In the Autumn of 1853 the great Victorian critic John Ruskin delivered four lectures at the Philosophical Institution in Queen Street, Edinburgh. Controversial and impassioned, they criticised the then fashionable Grecian architectural movement, taking a stab at Edinburgh’s sense of civic pride in its New Town, its so called Athens of the North.
Although the content is dated, the discussion remains relevant as the evidence of the Classical vs Gothic can be seen throughout Edinburgh. Leaving the lecture one can’t help but look around and see the points made by Ruskin, particularly those concerning the nature of fussy, needless detailing and ornamentation at the tops of buildings. Ruskin argues for the clear, pronounced style of the Gothic, bold and brave, to aesthetically enrich the city.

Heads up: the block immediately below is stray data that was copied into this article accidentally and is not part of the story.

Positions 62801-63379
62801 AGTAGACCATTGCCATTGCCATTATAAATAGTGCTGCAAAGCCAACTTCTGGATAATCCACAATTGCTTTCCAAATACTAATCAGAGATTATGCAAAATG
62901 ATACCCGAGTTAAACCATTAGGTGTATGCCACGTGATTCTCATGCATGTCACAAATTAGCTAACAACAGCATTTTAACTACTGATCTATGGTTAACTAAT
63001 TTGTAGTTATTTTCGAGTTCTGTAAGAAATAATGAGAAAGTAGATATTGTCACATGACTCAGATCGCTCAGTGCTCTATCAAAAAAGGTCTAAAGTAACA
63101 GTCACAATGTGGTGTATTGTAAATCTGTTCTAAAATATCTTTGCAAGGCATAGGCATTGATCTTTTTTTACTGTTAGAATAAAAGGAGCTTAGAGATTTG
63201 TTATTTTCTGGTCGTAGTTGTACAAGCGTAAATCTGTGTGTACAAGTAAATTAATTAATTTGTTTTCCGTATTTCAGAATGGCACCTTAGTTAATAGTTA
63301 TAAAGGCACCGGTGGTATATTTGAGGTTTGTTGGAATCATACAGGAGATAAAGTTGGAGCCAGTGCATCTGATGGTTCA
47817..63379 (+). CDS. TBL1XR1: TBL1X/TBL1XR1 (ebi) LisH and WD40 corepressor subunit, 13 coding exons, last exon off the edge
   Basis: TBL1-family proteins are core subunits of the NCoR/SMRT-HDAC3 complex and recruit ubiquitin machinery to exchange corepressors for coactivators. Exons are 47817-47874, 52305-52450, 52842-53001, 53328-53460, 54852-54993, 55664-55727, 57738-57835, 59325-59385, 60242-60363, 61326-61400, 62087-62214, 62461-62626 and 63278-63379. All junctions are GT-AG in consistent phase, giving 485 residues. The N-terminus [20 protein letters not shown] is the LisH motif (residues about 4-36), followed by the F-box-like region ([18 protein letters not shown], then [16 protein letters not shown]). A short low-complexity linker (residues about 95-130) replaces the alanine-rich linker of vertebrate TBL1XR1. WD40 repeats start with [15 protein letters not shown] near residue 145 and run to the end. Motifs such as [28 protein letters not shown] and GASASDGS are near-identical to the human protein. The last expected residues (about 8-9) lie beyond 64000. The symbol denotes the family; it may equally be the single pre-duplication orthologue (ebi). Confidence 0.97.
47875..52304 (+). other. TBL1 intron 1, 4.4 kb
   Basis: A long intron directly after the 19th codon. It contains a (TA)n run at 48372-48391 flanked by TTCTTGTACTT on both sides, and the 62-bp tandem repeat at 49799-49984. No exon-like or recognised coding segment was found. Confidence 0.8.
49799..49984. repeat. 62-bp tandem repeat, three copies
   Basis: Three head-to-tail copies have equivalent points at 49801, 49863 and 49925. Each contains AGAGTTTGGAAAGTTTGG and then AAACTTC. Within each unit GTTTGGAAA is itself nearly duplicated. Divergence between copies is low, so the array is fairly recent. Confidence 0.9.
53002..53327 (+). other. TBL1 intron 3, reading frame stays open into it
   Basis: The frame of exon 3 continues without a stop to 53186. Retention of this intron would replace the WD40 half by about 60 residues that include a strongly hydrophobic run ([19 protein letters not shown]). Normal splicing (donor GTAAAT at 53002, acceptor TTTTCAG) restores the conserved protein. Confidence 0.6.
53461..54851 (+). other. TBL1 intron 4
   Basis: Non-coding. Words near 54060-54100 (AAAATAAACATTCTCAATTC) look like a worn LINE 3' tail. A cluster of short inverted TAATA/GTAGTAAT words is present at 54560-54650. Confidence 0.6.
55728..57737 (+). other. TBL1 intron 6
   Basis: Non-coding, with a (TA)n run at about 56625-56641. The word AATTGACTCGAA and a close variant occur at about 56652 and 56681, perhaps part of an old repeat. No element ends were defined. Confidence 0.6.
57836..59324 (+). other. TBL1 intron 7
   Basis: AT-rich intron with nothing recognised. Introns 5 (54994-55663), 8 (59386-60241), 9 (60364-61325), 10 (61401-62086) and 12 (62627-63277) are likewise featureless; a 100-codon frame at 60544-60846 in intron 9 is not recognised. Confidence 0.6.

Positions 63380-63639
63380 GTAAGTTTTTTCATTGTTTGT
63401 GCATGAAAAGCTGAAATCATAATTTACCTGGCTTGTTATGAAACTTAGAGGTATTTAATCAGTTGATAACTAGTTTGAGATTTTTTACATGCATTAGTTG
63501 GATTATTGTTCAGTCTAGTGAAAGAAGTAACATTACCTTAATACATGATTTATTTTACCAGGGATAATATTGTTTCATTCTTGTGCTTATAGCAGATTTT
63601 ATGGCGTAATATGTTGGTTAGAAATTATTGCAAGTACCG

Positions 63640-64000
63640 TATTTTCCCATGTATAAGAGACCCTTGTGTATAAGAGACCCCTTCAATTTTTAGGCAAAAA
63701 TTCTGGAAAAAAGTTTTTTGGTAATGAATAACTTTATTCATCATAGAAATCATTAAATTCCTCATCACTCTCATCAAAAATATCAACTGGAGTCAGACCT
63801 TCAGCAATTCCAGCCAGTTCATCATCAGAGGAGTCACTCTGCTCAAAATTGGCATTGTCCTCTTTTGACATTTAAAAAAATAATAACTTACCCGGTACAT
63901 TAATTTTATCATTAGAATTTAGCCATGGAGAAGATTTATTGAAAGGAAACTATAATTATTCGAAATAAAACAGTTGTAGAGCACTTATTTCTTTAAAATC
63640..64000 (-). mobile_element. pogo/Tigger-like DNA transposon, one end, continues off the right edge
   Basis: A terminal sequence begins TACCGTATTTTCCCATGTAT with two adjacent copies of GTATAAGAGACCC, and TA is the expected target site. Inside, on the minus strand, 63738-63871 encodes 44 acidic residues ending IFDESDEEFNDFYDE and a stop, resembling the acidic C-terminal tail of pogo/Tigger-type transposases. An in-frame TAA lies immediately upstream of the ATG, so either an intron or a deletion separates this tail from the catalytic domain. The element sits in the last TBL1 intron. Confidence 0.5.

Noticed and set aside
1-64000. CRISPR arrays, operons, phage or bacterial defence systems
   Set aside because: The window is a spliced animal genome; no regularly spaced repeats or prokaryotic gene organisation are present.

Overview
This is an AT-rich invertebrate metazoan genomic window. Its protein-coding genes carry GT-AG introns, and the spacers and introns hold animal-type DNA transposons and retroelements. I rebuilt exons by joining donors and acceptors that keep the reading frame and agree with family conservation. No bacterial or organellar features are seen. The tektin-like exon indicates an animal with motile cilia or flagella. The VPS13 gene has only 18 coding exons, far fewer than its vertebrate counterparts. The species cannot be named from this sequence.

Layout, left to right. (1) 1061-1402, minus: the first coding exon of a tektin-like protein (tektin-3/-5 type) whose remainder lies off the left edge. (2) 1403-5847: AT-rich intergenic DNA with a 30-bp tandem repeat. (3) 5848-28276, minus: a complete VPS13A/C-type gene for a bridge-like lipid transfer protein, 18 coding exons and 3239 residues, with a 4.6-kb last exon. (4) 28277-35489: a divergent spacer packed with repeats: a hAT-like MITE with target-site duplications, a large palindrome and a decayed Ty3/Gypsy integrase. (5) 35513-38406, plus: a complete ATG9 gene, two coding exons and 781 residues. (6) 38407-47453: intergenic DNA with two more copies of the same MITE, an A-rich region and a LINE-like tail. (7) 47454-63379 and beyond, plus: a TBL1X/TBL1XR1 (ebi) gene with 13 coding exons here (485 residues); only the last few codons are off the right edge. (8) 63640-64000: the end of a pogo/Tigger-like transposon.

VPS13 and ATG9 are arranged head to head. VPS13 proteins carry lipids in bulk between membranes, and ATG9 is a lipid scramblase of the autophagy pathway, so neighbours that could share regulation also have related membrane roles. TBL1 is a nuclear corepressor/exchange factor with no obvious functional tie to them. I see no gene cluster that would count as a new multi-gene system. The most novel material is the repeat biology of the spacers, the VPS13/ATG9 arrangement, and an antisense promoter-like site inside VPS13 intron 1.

Invigorating and engaging, Paul O’Keeffe uses energy and sharp wit to bring this stern Victorian writer to life. Confidently grand, verging on the bombastic, he delivers the speech with a deep, booming voice and beckoning, grasping hand gestures. It’s enthralling and helps to get the sometimes heavy-going text across.
Although the National Gallery of Scotland is an appropriate venue, something would have been gained from a more historically fitting setting. Ruskin is like a little isolated clipping of the past in his stiff Victorian suit, under the glaring electric lights and manufactured wood ceilings.
I have to admit I was not initially aware that each performance date was an individual lecture from a series of four, this one being the second; the blurb could have made this clearer. It is likely they should be seen together for the full effect, in which case it is a shame that each lecture is only performed once this summer.